"An epic painting titled Hai Cuo was recently brought to public attention, describing in great detail an unprecedented battle between humans from... Read More
"An epic painting titled Hai Cuo was recently brought to public attention, describing in great detail an unprecedented battle between humans from the land and underwater creatures...”
This artwork, in form of a micro-exhibition, takes advantage of art conservation and escape game design strategy. In this fictitious alternate history, the missing piece of the painting serves as an invitation to the audience. By exploring, excavating and piecing together the various clues and fragments of information in the space, audience will find a solution that is persuasive to themselves, figure out the anti-fouling paint applying on the ship hull as the key, but also realize that the two routes they chose to start the chase will lead to diverse, conflicting positions. And dialogue becomes the only mean toward the insight into the whole picture.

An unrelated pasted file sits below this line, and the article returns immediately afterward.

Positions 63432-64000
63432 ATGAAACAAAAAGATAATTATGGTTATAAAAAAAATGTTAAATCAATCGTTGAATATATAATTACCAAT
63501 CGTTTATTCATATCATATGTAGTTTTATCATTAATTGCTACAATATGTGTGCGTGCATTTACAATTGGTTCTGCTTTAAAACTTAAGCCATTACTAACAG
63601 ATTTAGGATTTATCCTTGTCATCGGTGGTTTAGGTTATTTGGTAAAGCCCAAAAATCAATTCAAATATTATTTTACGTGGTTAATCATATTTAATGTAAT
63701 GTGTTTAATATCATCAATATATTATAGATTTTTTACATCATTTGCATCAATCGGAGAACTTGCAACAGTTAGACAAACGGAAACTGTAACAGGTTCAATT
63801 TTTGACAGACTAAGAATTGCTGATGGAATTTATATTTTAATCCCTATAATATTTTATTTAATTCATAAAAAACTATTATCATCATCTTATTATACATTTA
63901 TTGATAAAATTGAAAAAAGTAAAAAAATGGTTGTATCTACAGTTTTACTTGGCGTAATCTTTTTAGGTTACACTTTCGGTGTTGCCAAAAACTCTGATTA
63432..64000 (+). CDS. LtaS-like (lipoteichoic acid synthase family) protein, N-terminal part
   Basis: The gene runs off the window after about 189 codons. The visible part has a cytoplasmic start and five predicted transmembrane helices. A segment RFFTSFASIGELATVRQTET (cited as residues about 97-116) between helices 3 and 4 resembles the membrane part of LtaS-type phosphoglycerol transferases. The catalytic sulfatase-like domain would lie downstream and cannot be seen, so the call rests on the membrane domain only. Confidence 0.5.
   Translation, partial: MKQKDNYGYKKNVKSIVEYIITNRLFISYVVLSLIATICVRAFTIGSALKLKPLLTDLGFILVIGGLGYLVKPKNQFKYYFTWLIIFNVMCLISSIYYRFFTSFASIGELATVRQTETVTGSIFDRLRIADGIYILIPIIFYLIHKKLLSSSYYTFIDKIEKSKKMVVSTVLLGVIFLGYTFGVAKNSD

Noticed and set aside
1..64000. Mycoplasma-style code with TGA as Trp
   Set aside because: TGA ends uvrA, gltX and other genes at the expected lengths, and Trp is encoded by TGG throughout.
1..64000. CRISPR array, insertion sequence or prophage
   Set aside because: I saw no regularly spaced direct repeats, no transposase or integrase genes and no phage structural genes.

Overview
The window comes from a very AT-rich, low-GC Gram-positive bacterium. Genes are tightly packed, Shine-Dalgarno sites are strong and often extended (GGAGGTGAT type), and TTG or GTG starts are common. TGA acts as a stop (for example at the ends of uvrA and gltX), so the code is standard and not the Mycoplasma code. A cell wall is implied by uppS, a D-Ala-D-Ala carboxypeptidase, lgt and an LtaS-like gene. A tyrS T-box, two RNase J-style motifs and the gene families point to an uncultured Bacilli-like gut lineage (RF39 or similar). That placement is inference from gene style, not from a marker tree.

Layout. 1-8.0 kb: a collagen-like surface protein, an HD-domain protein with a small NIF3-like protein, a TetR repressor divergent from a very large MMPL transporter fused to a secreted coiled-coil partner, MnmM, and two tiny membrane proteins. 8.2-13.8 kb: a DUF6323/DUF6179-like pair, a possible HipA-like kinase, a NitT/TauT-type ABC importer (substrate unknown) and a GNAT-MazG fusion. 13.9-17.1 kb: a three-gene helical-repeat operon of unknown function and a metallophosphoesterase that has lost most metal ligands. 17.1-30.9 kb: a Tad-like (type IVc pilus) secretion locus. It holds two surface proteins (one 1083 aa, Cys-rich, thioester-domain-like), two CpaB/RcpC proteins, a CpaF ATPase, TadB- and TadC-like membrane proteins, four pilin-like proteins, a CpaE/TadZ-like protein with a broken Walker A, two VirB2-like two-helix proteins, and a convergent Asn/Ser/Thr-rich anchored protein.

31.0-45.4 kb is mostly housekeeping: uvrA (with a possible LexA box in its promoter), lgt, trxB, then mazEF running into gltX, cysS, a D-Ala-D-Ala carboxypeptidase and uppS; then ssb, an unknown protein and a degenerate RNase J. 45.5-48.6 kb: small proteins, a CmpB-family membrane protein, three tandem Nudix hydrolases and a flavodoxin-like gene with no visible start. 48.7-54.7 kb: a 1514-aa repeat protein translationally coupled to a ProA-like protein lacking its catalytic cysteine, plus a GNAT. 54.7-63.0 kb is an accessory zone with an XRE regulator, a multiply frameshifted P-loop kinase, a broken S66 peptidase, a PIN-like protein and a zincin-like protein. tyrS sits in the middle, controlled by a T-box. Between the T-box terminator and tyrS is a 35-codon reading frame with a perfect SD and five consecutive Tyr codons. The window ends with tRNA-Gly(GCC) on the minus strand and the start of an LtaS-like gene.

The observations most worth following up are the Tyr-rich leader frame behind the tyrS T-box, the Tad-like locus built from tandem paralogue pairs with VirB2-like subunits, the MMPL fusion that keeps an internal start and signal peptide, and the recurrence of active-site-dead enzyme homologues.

This work attempts to reflect upon the hidden marine pollution that has been widespread in the shipbuilding industry from the mid-20th century to the present, and points out presumably a zero-sum relationship within the “defilement–anti-defilement” logic of the marine industry.
* This artwork was commissioned by Taipei Fine Arts Museum, Taiwan.
Prof. Yiing-Jang Yang, Institute of Oceanography, National Taiwan University
Prof. Tina Hui-Ting Lin, Institute of Oceanography, National Taiwan University
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